Trump has sent letters to the leaders of several NATO allies, including Canada, expressing "growing frustration" over the fact the targets are still not being met by the majority of alliance nations.

The Liberal government has repeatedly argued that has Canada consistently contributed to NATO operations and efforts — as evidenced by its role in Latvia — and committed to grow funding for defence by 70 per cent over the coming decade.

But critics have noted that even with the increase, Canadian defence spending will top out at 1.4 per cent of GDP, and it's unclear to what degree extending an existing mission will satisfy Trump's demands for Canada and others to put up more cash.

Canada extending mission in Latvia

  Canada extending mission in Latvia Canada extending mission in LatviaTrudeau made the announcement in Riga following a meeting with Latvian Prime Minister Maris Kucinskis and indicated that he hopes the increased Canadian commitment to Latvia gets the attention of Russian President Vladimir Putin.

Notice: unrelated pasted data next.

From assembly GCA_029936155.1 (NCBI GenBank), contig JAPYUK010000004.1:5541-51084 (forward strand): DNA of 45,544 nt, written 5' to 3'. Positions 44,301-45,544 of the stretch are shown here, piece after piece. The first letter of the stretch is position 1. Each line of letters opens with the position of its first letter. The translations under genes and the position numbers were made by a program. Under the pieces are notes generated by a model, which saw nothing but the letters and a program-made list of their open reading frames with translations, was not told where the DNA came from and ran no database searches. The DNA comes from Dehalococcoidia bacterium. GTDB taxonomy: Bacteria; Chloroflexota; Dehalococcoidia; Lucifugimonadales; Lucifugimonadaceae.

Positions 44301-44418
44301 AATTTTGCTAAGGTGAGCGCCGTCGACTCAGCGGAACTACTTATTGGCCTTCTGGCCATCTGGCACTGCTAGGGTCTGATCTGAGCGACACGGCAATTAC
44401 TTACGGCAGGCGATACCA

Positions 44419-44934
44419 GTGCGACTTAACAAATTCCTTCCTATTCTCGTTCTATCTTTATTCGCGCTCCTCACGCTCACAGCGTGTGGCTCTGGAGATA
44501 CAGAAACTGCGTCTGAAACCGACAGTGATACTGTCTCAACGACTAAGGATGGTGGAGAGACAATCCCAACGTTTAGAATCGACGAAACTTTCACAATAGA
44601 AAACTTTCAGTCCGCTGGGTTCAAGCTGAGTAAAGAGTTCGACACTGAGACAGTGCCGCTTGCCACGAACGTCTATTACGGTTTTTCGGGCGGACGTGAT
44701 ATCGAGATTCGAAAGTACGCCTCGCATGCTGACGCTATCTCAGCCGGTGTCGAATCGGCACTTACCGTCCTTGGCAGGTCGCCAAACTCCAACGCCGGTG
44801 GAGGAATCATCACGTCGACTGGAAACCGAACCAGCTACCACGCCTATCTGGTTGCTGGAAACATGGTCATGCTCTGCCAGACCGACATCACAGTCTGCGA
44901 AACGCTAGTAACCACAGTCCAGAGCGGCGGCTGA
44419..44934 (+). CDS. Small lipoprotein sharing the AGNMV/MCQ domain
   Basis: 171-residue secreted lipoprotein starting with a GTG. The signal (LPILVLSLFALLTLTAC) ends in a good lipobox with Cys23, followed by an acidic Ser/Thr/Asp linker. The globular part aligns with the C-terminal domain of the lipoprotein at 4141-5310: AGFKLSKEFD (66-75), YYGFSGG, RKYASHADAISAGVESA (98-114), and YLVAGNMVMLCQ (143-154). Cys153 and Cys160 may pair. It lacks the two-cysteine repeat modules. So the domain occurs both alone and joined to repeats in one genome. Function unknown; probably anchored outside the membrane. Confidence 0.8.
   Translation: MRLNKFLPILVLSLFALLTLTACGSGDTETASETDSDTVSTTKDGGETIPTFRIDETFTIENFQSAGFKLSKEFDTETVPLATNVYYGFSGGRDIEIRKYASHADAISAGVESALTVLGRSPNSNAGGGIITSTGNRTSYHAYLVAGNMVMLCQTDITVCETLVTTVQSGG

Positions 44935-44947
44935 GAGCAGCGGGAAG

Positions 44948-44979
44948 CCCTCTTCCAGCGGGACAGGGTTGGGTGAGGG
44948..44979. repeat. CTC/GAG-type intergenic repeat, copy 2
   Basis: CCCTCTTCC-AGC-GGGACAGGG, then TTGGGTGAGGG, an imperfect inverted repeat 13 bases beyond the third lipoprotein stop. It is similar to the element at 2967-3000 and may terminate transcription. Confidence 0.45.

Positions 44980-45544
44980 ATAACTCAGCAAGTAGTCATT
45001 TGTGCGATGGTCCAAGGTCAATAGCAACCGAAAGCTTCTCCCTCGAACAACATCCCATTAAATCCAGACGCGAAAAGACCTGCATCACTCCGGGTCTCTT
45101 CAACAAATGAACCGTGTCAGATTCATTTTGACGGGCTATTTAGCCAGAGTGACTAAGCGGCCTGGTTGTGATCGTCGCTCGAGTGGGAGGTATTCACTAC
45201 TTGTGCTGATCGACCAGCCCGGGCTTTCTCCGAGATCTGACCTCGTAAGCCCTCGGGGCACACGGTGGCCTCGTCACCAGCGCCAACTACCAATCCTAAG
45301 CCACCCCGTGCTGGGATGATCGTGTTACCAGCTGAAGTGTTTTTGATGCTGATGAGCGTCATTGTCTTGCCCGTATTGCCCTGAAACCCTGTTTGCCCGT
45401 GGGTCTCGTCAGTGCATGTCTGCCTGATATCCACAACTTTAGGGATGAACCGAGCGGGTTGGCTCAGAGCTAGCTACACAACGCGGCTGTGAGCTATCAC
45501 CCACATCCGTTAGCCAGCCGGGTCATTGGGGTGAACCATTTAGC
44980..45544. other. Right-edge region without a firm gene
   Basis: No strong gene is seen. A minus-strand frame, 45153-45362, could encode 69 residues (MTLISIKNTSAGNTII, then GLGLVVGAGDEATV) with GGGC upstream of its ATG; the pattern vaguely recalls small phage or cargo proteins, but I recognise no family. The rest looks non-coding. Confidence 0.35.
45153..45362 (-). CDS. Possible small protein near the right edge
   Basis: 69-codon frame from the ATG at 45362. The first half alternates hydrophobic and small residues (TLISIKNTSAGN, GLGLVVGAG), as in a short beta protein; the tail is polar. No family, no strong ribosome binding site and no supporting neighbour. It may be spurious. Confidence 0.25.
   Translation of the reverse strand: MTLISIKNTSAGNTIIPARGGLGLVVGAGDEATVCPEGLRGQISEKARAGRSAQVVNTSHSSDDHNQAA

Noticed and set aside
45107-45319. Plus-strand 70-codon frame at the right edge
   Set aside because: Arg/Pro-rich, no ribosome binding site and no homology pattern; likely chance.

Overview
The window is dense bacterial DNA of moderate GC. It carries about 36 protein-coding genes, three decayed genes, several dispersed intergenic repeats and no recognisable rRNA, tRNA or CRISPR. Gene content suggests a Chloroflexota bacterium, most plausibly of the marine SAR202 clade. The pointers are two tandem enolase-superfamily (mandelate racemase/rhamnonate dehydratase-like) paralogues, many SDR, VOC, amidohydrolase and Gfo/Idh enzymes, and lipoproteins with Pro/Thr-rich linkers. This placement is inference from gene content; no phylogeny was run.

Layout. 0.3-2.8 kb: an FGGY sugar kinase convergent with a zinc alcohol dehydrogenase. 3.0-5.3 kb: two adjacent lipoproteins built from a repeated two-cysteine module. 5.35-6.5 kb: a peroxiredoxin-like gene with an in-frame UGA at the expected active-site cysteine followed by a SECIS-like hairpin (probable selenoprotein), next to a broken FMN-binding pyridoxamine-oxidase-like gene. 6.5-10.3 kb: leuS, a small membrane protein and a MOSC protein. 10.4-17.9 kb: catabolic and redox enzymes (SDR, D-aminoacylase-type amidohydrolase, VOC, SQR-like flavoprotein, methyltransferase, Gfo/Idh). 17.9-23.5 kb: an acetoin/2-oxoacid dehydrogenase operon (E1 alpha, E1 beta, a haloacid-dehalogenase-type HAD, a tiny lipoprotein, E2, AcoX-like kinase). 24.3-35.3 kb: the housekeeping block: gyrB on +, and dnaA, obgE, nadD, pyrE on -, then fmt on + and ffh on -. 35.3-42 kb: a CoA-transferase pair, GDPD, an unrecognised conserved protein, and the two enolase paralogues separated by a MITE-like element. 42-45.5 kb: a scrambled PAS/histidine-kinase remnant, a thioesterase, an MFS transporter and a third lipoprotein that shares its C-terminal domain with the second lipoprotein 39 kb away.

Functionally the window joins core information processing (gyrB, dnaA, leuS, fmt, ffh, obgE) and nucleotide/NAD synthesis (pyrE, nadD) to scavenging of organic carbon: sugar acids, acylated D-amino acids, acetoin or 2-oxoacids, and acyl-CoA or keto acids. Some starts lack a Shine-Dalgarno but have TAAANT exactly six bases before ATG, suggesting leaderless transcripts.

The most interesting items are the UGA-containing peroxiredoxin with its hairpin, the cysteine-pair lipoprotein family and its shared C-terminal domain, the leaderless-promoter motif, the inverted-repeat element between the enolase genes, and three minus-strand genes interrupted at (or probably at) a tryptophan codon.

Trudeau arrived in Latvia late Monday, one day before he'll visit the approximately 450 Canadian troops leading the multinational force that was first And while Canada's role in the Latvian mission is positive, it is a relatively small one compared to ongoing NATO missions in Afghanistan and Kosovo

Prime Minister Trudeau announced that Canada would "step up" its efforts in Latvia by extending the mandate another four years. As Melissa Duggan reports

And while Canada's role in the Latvian mission is positive, it is a relatively small one compared to ongoing NATO missions in Afghanistan and Kosovo — two operations that are highlighted in annual reports from NATO secretary general Jans Stoltenberg, said David Perry, a senior defence analyst with the Canadian Global Affairs Institute.